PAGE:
Which Fedora (30-33) is considered most stable?

I see the template for Fedora 33 is available, but I think it is still beta (feel free to correct me). I am used to Fedora 32 but I am unsure if that is still in beta also. When I install Qubes from the most current version as a fresh install, Fedora 30 is the default, does that necessarily mean it is the most stable? I think consensus is that the minimal templates are the best for security, in terms of sys-firewall and sys-net and building your own from scratch.

I guess my questions boil down to…
If I have fedora 32 template installed, is it still recommended that I use fedora 30 for the firewall and sys-net vms?

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It is not recommended to use any out of support distribution for your templates.
30, 31 is already EOL, so 32, 33 is the ‘one’ you should choose from:

The question about beta? :slight_smile:
It depends on your expectations.
For Enterprise use, the whole Fedora line is just beta, as they are using RHEL.
for average use it is still considered a bleeding edge, as it has a very short lifetime.

If you want ‘stable’ stuff, you should choose a debian template which has a way more lifetime:

BTW I’m using debian 9 (minimal) for sys-net, and the current Fedora(s) for normal App VMs.


Fedora 30 and 31 are no longer supported so you don’t get security updates. I have been using 33 for a few days now and haven’t encountered any problems yet. You could still use 32 for serviceVMs if you dont trust 33 yet for stability. Or use Debian as suggested.


Or use Debian as suggested.

I too would strongly encourage you to use Debian.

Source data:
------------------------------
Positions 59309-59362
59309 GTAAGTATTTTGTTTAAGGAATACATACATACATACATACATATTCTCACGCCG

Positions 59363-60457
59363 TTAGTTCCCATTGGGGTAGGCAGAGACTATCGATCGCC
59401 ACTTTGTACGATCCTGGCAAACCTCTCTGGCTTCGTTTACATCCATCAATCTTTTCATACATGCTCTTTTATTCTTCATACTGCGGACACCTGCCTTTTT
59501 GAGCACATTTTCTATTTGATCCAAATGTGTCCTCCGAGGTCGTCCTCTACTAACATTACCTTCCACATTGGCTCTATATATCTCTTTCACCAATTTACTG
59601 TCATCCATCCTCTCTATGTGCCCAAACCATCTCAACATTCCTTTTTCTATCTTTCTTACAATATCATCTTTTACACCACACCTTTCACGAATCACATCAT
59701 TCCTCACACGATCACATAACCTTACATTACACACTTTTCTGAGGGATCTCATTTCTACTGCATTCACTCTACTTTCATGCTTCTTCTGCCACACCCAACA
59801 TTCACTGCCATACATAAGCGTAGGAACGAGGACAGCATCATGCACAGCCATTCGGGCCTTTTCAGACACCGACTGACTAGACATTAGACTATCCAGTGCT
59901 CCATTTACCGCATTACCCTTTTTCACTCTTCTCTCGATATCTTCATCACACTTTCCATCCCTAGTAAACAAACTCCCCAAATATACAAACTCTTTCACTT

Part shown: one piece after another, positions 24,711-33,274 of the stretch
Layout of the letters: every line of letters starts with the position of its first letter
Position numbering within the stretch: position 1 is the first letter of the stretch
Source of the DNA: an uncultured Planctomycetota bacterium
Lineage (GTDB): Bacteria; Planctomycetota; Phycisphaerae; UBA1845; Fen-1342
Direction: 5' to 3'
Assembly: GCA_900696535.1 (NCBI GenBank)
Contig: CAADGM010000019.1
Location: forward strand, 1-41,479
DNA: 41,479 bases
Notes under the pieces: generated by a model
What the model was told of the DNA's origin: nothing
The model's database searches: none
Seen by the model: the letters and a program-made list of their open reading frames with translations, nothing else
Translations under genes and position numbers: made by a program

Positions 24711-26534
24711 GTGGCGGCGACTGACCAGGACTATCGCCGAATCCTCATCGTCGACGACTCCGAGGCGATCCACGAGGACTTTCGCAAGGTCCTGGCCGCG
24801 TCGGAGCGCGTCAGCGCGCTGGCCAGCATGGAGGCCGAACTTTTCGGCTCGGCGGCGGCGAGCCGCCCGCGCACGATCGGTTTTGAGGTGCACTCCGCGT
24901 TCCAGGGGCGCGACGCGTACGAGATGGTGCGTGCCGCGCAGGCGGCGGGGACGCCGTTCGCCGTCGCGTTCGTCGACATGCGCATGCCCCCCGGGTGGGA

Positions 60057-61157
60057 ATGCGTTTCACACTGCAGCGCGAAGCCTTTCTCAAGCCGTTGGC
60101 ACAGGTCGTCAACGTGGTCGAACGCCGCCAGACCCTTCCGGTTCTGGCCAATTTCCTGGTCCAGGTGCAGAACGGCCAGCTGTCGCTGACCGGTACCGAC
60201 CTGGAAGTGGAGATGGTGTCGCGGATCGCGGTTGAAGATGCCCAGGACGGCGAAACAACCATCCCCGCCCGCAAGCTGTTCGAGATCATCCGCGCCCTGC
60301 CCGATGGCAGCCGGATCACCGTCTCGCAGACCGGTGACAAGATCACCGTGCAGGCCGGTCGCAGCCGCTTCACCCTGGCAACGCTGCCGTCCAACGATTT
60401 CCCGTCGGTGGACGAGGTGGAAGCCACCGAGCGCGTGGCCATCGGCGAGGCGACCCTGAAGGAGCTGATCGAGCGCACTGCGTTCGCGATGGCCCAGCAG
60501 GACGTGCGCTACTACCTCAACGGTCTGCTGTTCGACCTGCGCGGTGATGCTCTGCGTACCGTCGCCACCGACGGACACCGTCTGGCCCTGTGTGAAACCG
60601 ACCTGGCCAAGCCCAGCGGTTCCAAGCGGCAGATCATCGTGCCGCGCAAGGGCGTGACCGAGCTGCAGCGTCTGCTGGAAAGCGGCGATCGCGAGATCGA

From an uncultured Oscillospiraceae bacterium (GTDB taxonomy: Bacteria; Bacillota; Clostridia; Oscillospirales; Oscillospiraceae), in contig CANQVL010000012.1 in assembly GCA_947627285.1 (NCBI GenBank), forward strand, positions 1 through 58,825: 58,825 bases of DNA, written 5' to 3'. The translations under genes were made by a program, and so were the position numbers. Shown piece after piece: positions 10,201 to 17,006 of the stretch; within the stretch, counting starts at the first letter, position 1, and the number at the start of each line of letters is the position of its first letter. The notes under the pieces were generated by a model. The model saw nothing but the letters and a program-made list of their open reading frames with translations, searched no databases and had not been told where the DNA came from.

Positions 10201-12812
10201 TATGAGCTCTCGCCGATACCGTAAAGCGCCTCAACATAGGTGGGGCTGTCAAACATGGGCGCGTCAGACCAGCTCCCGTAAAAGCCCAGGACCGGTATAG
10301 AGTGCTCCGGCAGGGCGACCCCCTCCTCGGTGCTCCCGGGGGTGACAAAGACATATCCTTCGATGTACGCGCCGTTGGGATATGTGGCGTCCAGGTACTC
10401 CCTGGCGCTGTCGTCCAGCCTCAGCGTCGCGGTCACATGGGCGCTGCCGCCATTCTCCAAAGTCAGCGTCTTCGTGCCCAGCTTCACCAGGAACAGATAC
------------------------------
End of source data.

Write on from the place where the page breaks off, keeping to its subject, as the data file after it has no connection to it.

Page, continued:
Fedora really just makes you busy all the time installing updates and
dealing with stuff that changed/broke very frequently.

Those things happen with Debian too but are rare.


Fedora is a cutting edge distro, but quite stable imo. That being said, you can use debian for the things you want stable and fedora for other things, or not at al.

For typical workstation tasks I would consider any current Fedora release branch stable enough. They are in fact stable releases. Development happens on the Rawhide branch.

Of course: if you happen to be in “The Enterprise” you may need to run some heavily platform dependent applications.
In that case: run whatever distribution your application relies on (typically that is not Fedora, but RHEL or Ubuntu).

Since the Fedora 33 template is fairly new a super-duper careful person might want to wait up to a month before upgrading.
Personally I never had any issue switching my Fedora AppVMs’ templates on day one of the template release.
Before the new Fedora template is announced it has undergone quite some time of thorough testing by broad parts of the community. So: I woudn’t worry too much!

If you intend to have a less frequent release cycle (which is no question of stability per se) stick with the most recent stable release of Debian that is available as a template.
This comes at the cost of running a little bit less state-of-the-art software; which is probably not what you want for average workstation use. This becomes a lot more significant towards the end of the release cycle.

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True, but to be explicit, I would not encourage use of a template where
the release is now past end of life, as 30 and 31.
No one should be using those template now, unless (as you say) they are
required for some particular application.

When switching to a new template it’s important to read the release notes

  • already with Fedora 33 we have seen users being caught out by this.

It’s true that Debian applications lag; it’s possible to work around
this to some some extent by using the backports repositories, which
provide much more recent versions: